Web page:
Our society values a workplace free from discrimination. Whether on the basis of race, gender, national origin, disability, religion, or sexual orientation, discrimination at work is illegal in New York City. Further, firing an employee because he or she complained of discrimination is also illegal. The New York employment discrimination attorneys at Phillips & Associates have a profound understanding of the laws that protect people from discrimination. If you have been illegally fired because you complained of discrimination, contact us to speak with a lawyer.
You Cannot be Fired for Complaining of Discrimination
Discrimination on the basis of certain personal characteristics is illegal. Employers may not make employment decisions — such as whether to hire a potential employee, fire an employee, or give an employee a raise — on the basis of gender, race, religion, national origin, disability, or sexual orientation.
The same laws that prohibit discrimination also prohibit retaliation, which is an adverse action taken by the employer against an employee because of the employee’s participation in a protected act. In short, this means that an employer cannot legally fire you because you complained of illegal discrimination — this is a form of retaliation called wrongful termination. In fact, it is illegal for an employer to take any adverse action against you, such as lowering your pay, denying a promotion, or taking any other action that affects the terms of your employment based on your protected activity.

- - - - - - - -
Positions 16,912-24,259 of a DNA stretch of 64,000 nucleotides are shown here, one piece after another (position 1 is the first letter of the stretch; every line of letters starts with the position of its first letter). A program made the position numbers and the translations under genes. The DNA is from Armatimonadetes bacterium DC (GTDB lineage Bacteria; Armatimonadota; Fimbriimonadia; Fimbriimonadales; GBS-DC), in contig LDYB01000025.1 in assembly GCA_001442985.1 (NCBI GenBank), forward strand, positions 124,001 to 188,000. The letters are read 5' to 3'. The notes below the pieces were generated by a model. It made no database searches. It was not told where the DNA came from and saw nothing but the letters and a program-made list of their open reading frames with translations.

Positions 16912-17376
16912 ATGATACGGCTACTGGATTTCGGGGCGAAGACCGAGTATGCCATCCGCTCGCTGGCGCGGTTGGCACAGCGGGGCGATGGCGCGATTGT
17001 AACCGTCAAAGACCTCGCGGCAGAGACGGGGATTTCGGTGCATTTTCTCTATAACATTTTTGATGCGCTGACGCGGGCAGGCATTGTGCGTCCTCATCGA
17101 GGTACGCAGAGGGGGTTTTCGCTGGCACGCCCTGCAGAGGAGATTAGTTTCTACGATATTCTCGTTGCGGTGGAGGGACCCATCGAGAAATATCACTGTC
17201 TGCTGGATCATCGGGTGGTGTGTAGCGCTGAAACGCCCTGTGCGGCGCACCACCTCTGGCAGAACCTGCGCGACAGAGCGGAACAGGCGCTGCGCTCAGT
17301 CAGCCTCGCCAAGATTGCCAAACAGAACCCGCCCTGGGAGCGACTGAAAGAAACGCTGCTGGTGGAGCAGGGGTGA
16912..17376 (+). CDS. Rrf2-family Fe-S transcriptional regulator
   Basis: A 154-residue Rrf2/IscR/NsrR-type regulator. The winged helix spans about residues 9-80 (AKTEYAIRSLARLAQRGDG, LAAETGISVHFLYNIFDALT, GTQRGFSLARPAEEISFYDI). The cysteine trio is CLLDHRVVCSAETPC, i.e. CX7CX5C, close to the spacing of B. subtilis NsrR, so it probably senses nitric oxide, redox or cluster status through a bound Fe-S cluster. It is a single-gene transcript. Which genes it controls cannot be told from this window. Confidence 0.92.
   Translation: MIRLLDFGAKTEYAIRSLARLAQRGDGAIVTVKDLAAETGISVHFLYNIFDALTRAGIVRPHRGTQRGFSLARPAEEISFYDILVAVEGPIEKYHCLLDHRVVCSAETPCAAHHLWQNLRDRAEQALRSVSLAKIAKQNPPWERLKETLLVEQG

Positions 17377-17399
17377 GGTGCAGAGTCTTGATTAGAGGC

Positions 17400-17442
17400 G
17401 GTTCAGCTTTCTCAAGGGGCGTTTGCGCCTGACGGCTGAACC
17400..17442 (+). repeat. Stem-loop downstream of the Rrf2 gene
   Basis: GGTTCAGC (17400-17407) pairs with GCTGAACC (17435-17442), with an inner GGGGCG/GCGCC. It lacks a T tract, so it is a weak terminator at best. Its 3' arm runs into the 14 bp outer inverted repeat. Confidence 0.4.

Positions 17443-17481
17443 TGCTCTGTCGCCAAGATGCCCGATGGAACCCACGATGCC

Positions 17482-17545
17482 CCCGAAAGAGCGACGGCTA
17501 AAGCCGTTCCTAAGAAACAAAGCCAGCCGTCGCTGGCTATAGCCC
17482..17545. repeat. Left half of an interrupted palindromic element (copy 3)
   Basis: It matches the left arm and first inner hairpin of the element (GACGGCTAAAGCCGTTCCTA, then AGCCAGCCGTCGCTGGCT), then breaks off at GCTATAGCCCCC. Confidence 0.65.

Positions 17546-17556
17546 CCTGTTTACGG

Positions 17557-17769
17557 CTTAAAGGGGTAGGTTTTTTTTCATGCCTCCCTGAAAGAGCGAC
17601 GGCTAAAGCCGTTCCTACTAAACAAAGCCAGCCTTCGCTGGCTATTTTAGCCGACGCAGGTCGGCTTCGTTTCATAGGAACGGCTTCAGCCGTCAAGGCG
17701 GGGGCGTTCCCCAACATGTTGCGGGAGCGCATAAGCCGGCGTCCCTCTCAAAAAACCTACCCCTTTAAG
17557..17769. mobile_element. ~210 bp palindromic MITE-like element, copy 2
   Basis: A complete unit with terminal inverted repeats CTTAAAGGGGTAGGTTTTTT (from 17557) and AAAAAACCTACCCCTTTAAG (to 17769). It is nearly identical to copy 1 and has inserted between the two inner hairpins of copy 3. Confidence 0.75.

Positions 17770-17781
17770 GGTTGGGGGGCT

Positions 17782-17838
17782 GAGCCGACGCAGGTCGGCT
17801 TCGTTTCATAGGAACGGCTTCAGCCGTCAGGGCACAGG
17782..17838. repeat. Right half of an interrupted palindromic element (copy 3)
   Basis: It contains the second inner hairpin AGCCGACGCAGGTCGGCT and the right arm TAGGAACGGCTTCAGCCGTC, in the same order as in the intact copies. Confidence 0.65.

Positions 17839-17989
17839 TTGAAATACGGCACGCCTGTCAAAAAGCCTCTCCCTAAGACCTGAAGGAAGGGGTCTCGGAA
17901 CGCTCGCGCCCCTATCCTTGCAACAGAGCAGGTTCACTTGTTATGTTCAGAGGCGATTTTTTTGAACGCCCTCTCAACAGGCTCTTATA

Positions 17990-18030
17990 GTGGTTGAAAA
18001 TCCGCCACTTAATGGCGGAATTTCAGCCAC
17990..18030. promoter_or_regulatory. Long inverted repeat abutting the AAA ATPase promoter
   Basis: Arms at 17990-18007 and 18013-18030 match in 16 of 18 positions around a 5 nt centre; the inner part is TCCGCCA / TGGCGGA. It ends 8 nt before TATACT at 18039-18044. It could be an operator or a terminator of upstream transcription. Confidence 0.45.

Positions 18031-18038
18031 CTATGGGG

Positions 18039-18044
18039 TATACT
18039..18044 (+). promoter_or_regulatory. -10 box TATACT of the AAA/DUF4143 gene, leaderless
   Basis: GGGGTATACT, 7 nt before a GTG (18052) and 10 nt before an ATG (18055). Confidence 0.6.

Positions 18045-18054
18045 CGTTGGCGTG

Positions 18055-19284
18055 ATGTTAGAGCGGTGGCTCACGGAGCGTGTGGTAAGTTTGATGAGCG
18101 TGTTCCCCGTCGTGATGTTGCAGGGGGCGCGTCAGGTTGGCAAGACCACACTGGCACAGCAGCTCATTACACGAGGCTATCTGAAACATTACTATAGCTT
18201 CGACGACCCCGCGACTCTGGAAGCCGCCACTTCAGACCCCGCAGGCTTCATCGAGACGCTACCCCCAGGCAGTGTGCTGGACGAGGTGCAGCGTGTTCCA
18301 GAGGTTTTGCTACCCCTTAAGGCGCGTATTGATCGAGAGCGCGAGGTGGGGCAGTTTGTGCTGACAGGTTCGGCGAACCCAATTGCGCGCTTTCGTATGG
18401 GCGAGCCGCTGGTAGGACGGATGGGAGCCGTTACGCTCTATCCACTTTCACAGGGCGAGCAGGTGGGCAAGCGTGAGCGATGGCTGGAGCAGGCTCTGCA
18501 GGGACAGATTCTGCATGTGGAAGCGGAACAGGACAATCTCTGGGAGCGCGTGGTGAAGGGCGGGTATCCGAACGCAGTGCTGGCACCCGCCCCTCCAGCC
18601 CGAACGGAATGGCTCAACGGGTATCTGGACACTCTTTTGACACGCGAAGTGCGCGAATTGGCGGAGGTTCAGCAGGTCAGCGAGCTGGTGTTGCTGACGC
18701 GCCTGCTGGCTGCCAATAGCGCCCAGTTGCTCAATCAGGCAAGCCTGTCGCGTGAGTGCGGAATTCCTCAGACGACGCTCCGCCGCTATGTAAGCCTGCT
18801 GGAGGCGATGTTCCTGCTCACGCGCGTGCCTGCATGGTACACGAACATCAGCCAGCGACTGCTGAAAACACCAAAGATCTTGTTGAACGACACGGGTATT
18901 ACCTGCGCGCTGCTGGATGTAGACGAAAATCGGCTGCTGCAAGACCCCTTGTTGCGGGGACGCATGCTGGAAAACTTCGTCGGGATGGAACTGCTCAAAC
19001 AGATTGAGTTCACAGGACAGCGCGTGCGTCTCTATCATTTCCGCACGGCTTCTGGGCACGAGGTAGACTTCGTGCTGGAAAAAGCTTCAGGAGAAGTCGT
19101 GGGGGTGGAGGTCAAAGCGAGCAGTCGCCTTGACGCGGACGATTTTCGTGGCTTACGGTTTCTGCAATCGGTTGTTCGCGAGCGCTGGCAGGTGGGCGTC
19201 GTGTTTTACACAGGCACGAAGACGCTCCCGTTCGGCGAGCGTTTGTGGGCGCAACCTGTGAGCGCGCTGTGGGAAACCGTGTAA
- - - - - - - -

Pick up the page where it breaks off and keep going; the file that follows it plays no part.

Know Which Laws Protect You
There are several laws that protect you from unlawful discrimination at work. Title VII of the federal Civil Rights Act of 1964 prohibits discrimination on the basis of race, gender, religion, and a number of other personal traits. The Americans with Disabilities Act prohibits discrimination based on mental or physical disability. In addition to the rights protected by federal laws, the New York State and New York City Human Rights Laws protect you from harassment based on sexual orientation.
All of these laws also prohibit retaliation against employees who have engaged in a protected act. A protected act is any act an employee is allowed to do, such as making a formal complaint of discrimination to the Equal Employment Opportunity Commission (EEOC). To prevail in court, the employee will also have to prove a causal connection between the protected act and the retaliation. Generally, the New York laws, both state and city, offer better protection because the definition of a retaliatory act in these laws is broader than in the federal laws.
Record All Incidents of Discrimination and Your Termination
Although it is illegal, your employer might have fired you upon learning that filed an (EEOC) complaint. Be sure to document your employer’s actions and the reasons she gave for the retaliatory act, whether firing or something else. This will become important evidence when you and your attorney have to establish the causal connection between your protected right (filing the EEOC complaint) and the adverse action (your termination).
Experienced Advocates for Employees
You do not have to tolerate being fired or treated improperly for asserting your rights. By discriminating against and then firing an employee, employers have broken the law twice. If your employer has retaliated against you on the basis of a protected activity, contact an experienced New York wrongful termination lawyer. Phillips & Associates has significant experience helping New Yorkers with problems at work, so call (866) 229-9441 or contact us online today.